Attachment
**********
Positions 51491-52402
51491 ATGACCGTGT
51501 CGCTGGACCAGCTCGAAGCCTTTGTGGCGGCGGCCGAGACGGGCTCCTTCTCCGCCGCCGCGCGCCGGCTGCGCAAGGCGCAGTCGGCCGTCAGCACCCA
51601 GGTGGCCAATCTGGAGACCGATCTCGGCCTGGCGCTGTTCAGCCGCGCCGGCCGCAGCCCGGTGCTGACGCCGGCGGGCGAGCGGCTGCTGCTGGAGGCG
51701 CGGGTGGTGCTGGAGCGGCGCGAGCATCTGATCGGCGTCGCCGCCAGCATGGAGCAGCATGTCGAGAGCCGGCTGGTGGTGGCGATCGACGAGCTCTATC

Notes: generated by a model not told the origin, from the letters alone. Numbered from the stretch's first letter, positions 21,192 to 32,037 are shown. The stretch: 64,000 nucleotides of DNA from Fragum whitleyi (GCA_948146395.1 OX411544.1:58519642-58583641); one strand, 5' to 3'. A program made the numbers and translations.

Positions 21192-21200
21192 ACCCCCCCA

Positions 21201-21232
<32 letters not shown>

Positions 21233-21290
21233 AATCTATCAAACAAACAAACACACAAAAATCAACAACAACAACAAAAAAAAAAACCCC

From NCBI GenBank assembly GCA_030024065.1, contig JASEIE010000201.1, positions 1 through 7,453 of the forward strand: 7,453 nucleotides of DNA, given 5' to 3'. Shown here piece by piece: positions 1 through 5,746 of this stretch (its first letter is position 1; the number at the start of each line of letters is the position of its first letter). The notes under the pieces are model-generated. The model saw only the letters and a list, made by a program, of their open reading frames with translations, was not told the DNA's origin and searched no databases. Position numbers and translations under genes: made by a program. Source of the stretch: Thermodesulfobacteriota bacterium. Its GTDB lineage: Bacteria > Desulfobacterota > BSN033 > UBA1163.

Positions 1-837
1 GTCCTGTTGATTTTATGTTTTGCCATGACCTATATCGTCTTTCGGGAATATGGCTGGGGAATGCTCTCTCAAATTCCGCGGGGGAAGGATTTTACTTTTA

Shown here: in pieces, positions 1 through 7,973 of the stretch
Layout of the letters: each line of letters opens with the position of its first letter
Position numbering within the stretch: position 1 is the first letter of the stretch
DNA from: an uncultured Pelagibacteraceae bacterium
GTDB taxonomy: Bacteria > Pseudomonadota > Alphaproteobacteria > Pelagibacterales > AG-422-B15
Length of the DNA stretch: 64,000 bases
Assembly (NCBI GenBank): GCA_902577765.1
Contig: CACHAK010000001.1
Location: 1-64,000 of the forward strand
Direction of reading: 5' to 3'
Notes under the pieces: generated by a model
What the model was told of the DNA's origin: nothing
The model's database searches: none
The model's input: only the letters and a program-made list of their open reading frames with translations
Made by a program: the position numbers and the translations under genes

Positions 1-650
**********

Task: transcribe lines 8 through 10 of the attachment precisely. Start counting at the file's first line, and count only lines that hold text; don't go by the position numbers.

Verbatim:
21192 ACCCCCCCA

Positions 21201-21232
<32 letters not shown>